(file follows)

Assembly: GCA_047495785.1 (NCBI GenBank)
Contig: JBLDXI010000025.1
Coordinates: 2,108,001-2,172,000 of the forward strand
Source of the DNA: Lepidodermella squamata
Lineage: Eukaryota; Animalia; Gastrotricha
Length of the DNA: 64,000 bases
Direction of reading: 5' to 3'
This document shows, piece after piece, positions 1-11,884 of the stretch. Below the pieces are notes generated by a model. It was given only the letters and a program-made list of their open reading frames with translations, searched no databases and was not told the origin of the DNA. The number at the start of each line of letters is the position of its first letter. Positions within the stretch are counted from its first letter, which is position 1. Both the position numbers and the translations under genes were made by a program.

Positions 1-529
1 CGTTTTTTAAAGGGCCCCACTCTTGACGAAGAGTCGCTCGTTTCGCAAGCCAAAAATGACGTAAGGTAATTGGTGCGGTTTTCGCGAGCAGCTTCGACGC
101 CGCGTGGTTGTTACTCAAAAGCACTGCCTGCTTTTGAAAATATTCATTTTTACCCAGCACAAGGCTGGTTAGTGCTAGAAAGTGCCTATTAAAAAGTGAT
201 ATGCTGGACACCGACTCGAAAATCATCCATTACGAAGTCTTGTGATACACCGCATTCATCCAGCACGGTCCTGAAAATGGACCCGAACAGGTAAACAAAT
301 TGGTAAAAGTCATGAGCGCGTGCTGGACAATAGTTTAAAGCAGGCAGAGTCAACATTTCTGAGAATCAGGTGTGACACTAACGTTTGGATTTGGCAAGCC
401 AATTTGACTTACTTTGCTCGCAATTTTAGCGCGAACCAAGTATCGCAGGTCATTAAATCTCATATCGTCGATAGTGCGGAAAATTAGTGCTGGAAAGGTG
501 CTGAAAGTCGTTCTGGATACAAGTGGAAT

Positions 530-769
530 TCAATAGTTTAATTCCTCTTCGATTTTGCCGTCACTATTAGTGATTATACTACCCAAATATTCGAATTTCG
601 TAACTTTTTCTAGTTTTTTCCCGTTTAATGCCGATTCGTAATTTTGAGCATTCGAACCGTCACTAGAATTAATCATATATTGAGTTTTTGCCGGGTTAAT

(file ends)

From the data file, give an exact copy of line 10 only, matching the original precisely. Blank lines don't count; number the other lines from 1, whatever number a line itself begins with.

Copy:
1 CGTTTTTTAAAGGGCCCCACTCTTGACGAAGAGTCGCTCGTTTCGCAAGCCAAAAATGACGTAAGGTAATTGGTGCGGTTTTCGCGAGCAGCTTCGACGC